Focus on Flora: The mother of thousands is most appropriate this month

By Shannon Schmidt

29 May 2023

Close up of succulent
Mother of thousands is a succulent that can go long periods of time without water in a well-draining soil.

In May we celebrate one of the most important people in our lives, and the person responsible for giving us life — our mothers.

Thousands of mothers across these three islands will be showered in well-deserved love, pampering, and appreciation this month. One mother in particular, a mother of thousands in fact, is unlikely to experience any lavish treatment, but only because this mother is a plant, not a person.

It is practically unimaginable to be a mother of thousands, although this mother has a much easier way of creating offspring. Propagation by seed is possible with Kalanchoe daigremontiana; however, this mother has a special talent whereby she produces embryoids or plantlets on the edges of her leaves by way of joint photosynthesis. This means that the mother and the embryoids are growing together at the same time — similar to a human mother and child.

Mother of thousands is symbolic of a human mother in other ways as well; she is resilient and strong in her survival tactics, tolerating full sun to part shade and withstanding the tropical temperatures and humidity. Requiring very little water and maintenance, her drought resistance illustrates why she is in an unusual group of plants known as succulents.

Succulents are a unique group of plants that generally have thick, fleshy leaves and stems, which allow them store excess water as needed. Most succulents are native or adapted to growing in very hot climates with little rainfall, or at least little rainfall for part of the year. Hailing from Madagascar, Kalanchoe daigremontiana can go long periods of time without water in a well-draining soil.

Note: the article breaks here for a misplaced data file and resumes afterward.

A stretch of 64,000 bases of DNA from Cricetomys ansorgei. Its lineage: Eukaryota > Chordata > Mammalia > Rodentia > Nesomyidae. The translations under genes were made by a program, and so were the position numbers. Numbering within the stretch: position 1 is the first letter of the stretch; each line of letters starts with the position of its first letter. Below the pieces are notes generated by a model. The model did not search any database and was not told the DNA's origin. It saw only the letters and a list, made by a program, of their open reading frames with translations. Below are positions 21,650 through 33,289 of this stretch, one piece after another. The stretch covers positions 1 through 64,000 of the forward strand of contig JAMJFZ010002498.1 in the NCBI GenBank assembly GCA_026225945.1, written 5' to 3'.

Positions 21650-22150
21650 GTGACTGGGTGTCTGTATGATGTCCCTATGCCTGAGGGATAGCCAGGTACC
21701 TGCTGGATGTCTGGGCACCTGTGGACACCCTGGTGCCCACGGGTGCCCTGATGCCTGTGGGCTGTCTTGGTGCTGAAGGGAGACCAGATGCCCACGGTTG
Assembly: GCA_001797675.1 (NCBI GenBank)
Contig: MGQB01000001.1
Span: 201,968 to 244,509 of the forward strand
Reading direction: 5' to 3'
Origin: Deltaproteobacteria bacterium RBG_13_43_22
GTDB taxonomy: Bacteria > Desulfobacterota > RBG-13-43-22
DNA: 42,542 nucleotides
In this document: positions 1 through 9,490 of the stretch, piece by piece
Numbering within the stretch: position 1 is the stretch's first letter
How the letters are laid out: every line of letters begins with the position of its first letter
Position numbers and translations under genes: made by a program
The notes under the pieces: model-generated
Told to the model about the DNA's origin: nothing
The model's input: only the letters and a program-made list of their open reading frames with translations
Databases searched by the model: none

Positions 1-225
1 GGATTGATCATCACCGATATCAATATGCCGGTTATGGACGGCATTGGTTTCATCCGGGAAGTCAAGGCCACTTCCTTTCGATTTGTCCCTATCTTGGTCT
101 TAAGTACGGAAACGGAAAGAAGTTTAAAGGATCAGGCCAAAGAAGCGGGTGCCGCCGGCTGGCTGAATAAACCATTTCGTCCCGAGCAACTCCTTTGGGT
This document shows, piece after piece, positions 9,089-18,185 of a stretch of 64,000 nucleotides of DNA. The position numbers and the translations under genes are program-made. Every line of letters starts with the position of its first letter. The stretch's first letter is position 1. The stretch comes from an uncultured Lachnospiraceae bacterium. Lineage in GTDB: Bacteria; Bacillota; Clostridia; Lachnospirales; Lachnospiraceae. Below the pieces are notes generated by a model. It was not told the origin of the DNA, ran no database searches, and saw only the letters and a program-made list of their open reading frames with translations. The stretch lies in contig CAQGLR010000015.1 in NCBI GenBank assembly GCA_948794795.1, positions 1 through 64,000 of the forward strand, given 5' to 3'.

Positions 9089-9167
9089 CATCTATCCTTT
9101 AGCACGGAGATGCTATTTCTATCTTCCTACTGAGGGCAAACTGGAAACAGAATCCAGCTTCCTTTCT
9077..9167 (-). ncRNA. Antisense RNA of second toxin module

Yet another fascinating characteristic of succulents is that they transpire at night as opposed to daytime, which is when most other plants transpire. Transpiration is the process of water loss through a plant’s leaves, and more specifically the stomata. This process is like sweating for a human and varies dramatically from plant to plant and from region to region. In general, as temperatures increase, transpiration rates increase; and as relative humidity surrounding the plant increases, transpiration decreases. This is an important factor to consider for garden placement, or for knowing what time to water your plant if it is an indoor plant. You wouldn’t want to water the plant while it is transpiring.

Mother of thousands is a very attractive plant, with beautiful smooth leaves that have an oval or boat shape and are soft to the touch. Their dainty flowers usually appear in spring and have a range of pink to purplish hues. Of small stature and reaching a height of only three feet, sadly this plant is toxic to humans and animals and great care should be taken for placement. This is just another way a mother protects her offspring and herself.

This article was published in the May 2023 print edition of Camana Bay Times.

You may also like: